Erectile dysfunction (ED) is a condition in which it’s difficult to get or keep a firm erection long enough to have sex. Though prevalence estimates vary, experts agree that ED is a fairly common problem.
If it happens once in a while, there’s generally no reason for concern. When it happens a lot, it can lead to stress, anxiety, and relationship issues. There are various ways to treat ED, but the right treatment method depends on the cause.
Getting an erection is a complex process that involves your body’s nerves, blood vessels, and hormones. Let’s look at some of the causes of ED and possible treatment options.
There are a variety of physical and psychological factors that can contribute to ED. It can even involve a combination of physical and emotional causes.
Certain health issues and lifestyle factors can contribute to ED. Modifiable risk factors include:
Drugs can also sometimes cause ED. These include:
If one of these factors applies to you and you can make the necessary adjustments, you may be able to improve your ability to get and maintain an erection. If you aren’t able to change them on your own, ask your doctor for help.
Sometimes, ED is a sign of an underlying health condition that can be treated. The following health conditions can cause ED:
- chronic kidney disease
- heart disease
- high blood pressure (hypertension)
- high cholesterol
- low testosterone
- metabolic syndrome
- multiple sclerosis (MS)
- Parkinson’s disease
- Peyronie’s disease
- sleep disorders
ED can be a result of surgery or injury to the:
- spinal cord
ED can be a side effect of certain medications, such as:
- appetite suppressants
- blood pressure medications
- chemotherapy medications
- sedatives and tranquilizers
- ulcer medications
Emotional and psychological conditions that can lead to ED include:
- performance anxiety, or fear of sexual failure
- low self-esteem
- relationship problems
If you still wake up in the morning with an erection, your body is physically capable of producing an erection and the underlying issue may be psychological.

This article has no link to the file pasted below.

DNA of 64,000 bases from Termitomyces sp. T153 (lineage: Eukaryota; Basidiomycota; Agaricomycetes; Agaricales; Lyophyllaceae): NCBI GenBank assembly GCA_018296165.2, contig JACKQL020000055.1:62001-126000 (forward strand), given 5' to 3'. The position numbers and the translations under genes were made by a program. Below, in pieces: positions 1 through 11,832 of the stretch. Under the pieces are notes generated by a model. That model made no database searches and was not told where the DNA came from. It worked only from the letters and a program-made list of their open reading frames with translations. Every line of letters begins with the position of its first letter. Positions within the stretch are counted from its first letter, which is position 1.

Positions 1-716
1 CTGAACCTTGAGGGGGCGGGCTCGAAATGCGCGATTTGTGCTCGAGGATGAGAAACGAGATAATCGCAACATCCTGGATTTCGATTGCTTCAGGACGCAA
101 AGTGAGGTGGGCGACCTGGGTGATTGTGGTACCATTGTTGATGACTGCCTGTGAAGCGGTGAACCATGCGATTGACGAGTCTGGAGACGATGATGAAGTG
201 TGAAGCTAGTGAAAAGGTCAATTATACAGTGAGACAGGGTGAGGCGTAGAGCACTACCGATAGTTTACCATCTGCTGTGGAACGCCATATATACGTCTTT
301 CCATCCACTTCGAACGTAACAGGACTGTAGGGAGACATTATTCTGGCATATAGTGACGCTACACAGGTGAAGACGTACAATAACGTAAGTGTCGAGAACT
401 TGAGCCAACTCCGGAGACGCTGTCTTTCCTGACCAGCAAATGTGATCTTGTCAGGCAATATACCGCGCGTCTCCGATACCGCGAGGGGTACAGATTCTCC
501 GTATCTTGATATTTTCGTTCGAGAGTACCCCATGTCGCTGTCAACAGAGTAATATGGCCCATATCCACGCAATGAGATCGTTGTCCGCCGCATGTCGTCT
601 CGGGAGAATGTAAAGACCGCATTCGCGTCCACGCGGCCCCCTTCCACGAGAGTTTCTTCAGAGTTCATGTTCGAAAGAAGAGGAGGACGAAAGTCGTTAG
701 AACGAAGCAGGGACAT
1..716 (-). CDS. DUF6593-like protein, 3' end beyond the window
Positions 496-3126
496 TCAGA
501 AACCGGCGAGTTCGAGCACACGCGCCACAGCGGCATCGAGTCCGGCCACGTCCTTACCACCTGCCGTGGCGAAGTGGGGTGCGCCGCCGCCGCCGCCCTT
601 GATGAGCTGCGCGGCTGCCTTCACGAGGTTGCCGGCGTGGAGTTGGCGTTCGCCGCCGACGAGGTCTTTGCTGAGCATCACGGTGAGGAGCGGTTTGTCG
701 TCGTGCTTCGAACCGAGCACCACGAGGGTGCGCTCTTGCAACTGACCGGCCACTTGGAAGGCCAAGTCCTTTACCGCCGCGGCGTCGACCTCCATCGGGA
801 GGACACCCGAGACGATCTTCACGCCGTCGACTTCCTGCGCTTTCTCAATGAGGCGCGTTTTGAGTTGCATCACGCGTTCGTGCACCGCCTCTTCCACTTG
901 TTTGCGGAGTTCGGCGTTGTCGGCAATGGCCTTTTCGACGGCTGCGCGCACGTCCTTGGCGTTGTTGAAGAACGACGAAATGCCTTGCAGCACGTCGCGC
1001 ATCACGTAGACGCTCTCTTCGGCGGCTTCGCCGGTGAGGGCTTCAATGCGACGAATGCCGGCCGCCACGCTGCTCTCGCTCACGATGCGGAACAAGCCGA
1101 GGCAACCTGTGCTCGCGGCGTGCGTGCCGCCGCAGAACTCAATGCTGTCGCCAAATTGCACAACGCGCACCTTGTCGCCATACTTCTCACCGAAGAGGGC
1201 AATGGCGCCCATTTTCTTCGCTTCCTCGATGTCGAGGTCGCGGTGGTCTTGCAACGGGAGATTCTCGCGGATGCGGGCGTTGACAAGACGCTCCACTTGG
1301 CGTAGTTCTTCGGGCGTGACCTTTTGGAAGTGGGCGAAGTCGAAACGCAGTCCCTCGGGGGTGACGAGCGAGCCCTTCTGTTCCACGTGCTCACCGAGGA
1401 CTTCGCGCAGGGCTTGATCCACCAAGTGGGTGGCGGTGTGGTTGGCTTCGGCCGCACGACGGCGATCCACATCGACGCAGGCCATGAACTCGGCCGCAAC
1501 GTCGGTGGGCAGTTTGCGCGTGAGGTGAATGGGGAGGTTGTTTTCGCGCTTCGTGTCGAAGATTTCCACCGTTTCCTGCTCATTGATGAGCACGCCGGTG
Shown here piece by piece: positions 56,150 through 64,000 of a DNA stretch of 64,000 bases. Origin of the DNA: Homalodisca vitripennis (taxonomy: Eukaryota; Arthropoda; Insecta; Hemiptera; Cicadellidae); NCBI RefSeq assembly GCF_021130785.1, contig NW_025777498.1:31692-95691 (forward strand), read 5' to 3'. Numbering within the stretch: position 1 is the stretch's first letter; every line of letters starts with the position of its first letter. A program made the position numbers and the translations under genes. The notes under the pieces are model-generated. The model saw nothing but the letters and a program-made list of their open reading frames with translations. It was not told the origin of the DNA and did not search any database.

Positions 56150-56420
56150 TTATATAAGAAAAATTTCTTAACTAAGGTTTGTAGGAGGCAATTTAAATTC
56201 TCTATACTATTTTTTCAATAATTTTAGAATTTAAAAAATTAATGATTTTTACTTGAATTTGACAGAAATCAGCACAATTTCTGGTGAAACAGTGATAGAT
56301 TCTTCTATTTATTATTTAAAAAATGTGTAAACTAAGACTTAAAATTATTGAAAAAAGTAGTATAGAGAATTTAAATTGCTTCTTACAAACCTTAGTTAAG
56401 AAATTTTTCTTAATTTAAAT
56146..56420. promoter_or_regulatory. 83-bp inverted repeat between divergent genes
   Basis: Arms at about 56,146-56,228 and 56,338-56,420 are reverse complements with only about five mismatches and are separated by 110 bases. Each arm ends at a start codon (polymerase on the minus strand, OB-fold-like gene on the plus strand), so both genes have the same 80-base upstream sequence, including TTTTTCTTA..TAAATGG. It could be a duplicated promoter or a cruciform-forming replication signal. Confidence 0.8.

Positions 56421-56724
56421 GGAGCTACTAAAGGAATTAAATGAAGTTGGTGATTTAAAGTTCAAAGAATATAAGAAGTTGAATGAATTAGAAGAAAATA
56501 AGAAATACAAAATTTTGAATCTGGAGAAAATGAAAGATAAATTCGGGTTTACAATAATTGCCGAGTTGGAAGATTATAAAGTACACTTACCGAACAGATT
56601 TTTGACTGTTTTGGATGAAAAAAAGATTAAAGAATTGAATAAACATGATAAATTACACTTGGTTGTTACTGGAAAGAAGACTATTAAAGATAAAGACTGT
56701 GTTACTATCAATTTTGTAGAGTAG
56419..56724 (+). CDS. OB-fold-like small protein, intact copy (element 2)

In many cases, there’s no one simple cause of ED, but rather a combination of factors. For example, someone taking medications for diabetes and high blood pressure could have ED as a result of those medications and the underlying diseases. Stress could make the ED worse, which may lead to more stress.
Although there are many claims about instant cures for ED, there isn’t a quick fix. If you’re shopping for help online, here are a few things to keep in mind:
- A supplement may be natural, but that doesn’t necessarily mean it’s safe. Supplements can interfere with other medications or aggravate underlying health conditions. It’s best to talk to your doctor before taking them.
- Products advertised as “herbal Viagra” may contain other medications not mentioned on the label, as well as unknown doses of herbs and medications.
- ED can be a sign of an underlying health condition that should be treated. Because of this, it’s important to see your doctor for a complete checkup rather than trying to fix the problem on your own.
You can start with your primary care physician, but you may need to see a urologist. Let them know how long you’ve been experiencing ED and how it’s affecting you. Be prepared to share:
- your complete medical history
- any prescription or nonprescription medications you take
- whether you smoke
- how much alcohol you consume
- how much exercise you get
- any emotional and psychological conditions
To diagnose or rule out underlying conditions, you may need:
- a complete physical examination
- blood and urine tests to look for signs of heart disease, diabetes, and other conditions
- imaging tests, such as an ultrasound, to check the blood vessels that supply the penis
Your doctor may ask about your emotional health to look for signs of anxiety, depression, and other psychological conditions.